To authenticate and secure digital transactions, blockchain uses a Blockchain Originated Certificate of Authenticity that allows users to transfer files across websites safely. This is the only similarity that exists between blockchain and SSL certificates.
Blockchain Originated Certificate of Authenticity uses sophisticated techniques in protecting the private information of the users. It also does not integrate the Public Key Infrastructure as in the case of SSL certificates. The level of security that is provided by blockchain technology is much far from asymmetric encryption and caching of public keys that is for the case of SSL certificates.
- Past Loopholes That Come With Secure Socket Layer Certificates
Different versions of SSL certificates, especially the earlier versions that were released, also had several faults. For instance, SSL 2.0, which was the first version of the SSL certificate that was issued in 1995, had a weak MAC construction that made use of an MD5 hash function. This made it very vulnerable for several cyber-attacks.
Another perfect example is the SSL 3.0 that was released in 1996. This version had a fragile derivation process that entirely depended on the MD5 Hash function. This made it more vulnerable and less collision-resistant. The next versions of SSL certificates had these loopholes sealed.
- Why blockchain cannot Replace SSL Certificate despite the flaws exhibited by SSL certificates
From the susceptibilities that SSL certificates have presented, FinTech experts now suggest that blockchain is the perfect replacement for SSL certificates. This is despite the alarmingly high rate of insecurities that come with blockchain technology. It is for the fact that blockchain technology brings forth more security features than those brought in by SSL certificates.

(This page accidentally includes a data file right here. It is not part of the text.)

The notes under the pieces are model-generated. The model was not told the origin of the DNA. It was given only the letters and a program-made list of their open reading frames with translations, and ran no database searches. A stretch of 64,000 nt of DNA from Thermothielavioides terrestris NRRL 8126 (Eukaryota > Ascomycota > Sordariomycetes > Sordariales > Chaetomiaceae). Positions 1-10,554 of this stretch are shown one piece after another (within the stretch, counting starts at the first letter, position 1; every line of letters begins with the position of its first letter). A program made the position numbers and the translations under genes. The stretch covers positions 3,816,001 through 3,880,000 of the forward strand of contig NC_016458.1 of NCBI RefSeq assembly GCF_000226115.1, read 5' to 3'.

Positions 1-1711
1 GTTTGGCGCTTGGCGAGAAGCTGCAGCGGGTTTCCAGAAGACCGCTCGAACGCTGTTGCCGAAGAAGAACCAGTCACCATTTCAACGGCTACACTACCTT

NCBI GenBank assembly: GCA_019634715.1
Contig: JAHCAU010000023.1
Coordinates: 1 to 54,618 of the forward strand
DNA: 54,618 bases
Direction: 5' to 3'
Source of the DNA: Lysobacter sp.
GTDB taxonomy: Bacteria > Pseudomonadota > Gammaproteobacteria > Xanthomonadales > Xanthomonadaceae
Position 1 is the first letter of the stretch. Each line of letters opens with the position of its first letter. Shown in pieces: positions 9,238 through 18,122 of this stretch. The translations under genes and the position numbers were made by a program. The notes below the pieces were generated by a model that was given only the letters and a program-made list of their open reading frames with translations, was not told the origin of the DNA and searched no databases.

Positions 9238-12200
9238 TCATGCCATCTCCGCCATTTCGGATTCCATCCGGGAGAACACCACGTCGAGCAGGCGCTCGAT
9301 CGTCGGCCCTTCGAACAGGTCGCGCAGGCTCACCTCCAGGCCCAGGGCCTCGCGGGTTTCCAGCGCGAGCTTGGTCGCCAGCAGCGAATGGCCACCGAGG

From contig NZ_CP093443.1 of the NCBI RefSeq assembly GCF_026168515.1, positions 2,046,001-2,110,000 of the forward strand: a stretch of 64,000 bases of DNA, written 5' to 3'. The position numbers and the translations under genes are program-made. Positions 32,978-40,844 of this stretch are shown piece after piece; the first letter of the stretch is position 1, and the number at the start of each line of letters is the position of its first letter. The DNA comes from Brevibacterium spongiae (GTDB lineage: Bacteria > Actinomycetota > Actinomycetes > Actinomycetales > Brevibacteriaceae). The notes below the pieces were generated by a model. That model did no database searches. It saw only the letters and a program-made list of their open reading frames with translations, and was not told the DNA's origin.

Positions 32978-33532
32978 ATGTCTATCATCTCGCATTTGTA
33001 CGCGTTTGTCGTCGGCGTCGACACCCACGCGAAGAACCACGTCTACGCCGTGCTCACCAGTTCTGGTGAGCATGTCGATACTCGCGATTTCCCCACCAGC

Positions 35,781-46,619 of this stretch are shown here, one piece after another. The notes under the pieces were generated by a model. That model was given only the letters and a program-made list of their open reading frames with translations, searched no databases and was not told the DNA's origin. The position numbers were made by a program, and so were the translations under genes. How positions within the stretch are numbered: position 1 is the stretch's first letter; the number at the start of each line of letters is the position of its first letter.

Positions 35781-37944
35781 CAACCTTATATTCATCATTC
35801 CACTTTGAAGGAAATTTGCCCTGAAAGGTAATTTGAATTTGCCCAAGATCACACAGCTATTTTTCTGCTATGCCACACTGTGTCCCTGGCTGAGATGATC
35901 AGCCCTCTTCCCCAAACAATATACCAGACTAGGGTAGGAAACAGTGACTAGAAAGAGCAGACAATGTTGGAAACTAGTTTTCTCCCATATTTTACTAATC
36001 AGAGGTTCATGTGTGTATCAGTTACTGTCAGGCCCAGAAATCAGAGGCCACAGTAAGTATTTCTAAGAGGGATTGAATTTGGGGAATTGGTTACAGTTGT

However, blockchain does not hold what it should beat SSL certificates in the world of cybersecurity. Why is this so? First and foremost, blockchain does not have the human touch that is much needed to verify whether or not a user is legitimate.
Secondly, blockchain technology has got a centralized trust, unlike secured Socket Layer, which has a trust established in different Certificate Authorities (CA). Blockchain technology thus eliminates the human factor from digital transactions that are seen in SSL certificates.
This is a significant setback that comes with blockchain technology.
Blockchain technology does not solve the problem that a Secure Socket Layer certificate usually solves. SSL certificates try to match up the names and details of a business and a person, public keys and the domain names. Doing this requires some level of real-life facts, a feature that is represented by the Secure Socket Layer Certificate.
SSL certificates have, for a long time, been used to provide security and privacy over the internet. However, they have depicted security flaws that put the user under a high threat of cyber espionage. Cybersecurity experts have then suggested blockchain technology to be a replacement. However, blockchain still does not have the human touch that is required to verify the legitimacy users. This fact alone disqualifies it to be a replacement of SSL certificates.